John McCann

Communicating with photographs

In Uncategorized on March 23, 2006 at 3:18 pm

An article in USA Today tells the story of the formation of Flickr by Caterina Fake and Stewart Butterfield. The passage that struck me the most was about how the couple tapped into the Internet community’s interest in sharing.

Butterfield says Flickr’s biggest innovation came from recognizing the social nature of photography. “It’s meant to be shared, talked about, pointed to, saved, archived and available by as many means as possible,” he says.

A photograph is a form of art and a form of communication. A photograph is a composition of what you saw and what you thought was interesting enough to capture in a camera. Historically you would print it, put it in an album or a box, pass it around for others to see, and perhaps revisit it every now and then when you dig out old albums or boxes. Looking through your pictures, you can recall the occasions when they were taken. They “jog your memory” so that you can relive your past for a brief moment.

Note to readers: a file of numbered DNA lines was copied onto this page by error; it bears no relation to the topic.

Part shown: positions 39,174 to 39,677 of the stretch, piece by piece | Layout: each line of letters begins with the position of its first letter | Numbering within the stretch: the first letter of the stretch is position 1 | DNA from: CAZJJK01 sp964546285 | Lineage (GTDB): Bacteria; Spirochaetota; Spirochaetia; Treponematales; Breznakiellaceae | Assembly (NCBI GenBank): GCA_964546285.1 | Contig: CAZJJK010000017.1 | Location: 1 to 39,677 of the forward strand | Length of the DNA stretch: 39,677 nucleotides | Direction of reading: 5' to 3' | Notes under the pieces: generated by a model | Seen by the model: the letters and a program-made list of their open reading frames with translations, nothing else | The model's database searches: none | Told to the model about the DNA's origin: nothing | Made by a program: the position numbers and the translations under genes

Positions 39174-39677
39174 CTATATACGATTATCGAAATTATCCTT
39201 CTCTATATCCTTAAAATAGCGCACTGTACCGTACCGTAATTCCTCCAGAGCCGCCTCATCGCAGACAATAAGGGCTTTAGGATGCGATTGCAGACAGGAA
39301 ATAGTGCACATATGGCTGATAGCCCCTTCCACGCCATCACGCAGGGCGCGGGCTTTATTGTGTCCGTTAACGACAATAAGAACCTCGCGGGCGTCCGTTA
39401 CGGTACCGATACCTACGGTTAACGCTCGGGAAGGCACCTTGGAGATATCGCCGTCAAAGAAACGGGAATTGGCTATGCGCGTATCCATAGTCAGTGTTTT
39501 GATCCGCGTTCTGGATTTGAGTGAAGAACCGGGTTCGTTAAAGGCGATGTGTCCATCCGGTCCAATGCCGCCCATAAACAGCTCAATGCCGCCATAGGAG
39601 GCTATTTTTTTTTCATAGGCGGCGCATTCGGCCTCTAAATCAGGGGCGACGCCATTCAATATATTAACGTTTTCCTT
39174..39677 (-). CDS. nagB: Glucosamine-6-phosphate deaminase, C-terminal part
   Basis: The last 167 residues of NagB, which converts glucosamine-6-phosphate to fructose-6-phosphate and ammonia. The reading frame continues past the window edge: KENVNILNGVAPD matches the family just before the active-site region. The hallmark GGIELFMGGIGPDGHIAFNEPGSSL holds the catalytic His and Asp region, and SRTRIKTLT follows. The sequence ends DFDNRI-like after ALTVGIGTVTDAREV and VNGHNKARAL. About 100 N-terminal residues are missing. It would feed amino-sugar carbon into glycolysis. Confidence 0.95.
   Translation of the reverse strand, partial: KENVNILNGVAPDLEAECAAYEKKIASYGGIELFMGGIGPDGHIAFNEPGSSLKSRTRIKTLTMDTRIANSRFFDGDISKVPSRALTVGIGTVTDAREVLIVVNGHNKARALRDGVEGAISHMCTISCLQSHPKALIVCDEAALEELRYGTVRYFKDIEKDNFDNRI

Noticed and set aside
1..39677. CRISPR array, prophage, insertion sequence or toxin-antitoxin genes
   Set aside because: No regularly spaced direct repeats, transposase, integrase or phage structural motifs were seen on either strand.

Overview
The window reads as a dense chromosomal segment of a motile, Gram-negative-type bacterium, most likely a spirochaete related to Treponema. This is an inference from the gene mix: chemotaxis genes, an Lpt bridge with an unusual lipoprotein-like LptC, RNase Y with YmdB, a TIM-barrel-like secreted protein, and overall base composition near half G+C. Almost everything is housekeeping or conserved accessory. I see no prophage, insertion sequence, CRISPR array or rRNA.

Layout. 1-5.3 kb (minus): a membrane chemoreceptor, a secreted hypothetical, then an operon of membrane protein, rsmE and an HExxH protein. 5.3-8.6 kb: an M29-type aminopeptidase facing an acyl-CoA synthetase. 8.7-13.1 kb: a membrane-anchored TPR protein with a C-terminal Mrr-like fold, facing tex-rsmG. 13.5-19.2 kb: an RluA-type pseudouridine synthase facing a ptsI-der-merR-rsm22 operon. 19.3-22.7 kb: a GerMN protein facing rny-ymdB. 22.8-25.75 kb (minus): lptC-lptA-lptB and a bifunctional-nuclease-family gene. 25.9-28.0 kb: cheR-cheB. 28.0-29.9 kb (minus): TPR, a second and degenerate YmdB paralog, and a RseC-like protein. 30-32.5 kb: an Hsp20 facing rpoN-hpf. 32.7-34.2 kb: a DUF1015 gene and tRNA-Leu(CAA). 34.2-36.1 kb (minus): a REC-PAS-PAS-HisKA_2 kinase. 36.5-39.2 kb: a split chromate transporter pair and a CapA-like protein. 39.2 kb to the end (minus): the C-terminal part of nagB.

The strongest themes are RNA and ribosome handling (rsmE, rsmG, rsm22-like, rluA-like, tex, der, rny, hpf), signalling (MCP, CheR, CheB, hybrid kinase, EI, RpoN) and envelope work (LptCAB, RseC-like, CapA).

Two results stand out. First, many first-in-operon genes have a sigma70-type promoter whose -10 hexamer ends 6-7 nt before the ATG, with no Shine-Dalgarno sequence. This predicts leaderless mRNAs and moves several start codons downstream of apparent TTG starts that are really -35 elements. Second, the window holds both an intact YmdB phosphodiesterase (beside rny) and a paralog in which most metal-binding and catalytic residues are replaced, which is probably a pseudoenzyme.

I have two of those boxes in the bottom of one of my closets, boxes that I acquired when my mother died. They are full of pictures, some pasted into albums, many just loose in the boxes. I look through them every few years and I always, always wish that there was more to each picture than the picture itself. Who are those women with my mother? When was the picture taken? One picture shows my mother as a young woman riding a horse; where was it taken? Why did she never mention horses to me? Several of the pictures show my half-brother with his grandparents, the Easleys. What were their first names?

These photographs are not very good communications, at least not for someone who wants to know the story behind the photograph. Or even the basic data about each picture: who, what, where, why, when. They do not “jog my memory” because I have no memory of them. A picture without a story is an art form, but not an effective communication to anyone who does not know its story. A photograph without a story is only an effective communication to someone who knows its history. When such people are the intended audience, then the picture is an effective communication; to all others, it is ineffective.

Additionally, these photographs are not communicating because they are buried in a box in the bottom of my closet. But that’s another issue for another day.

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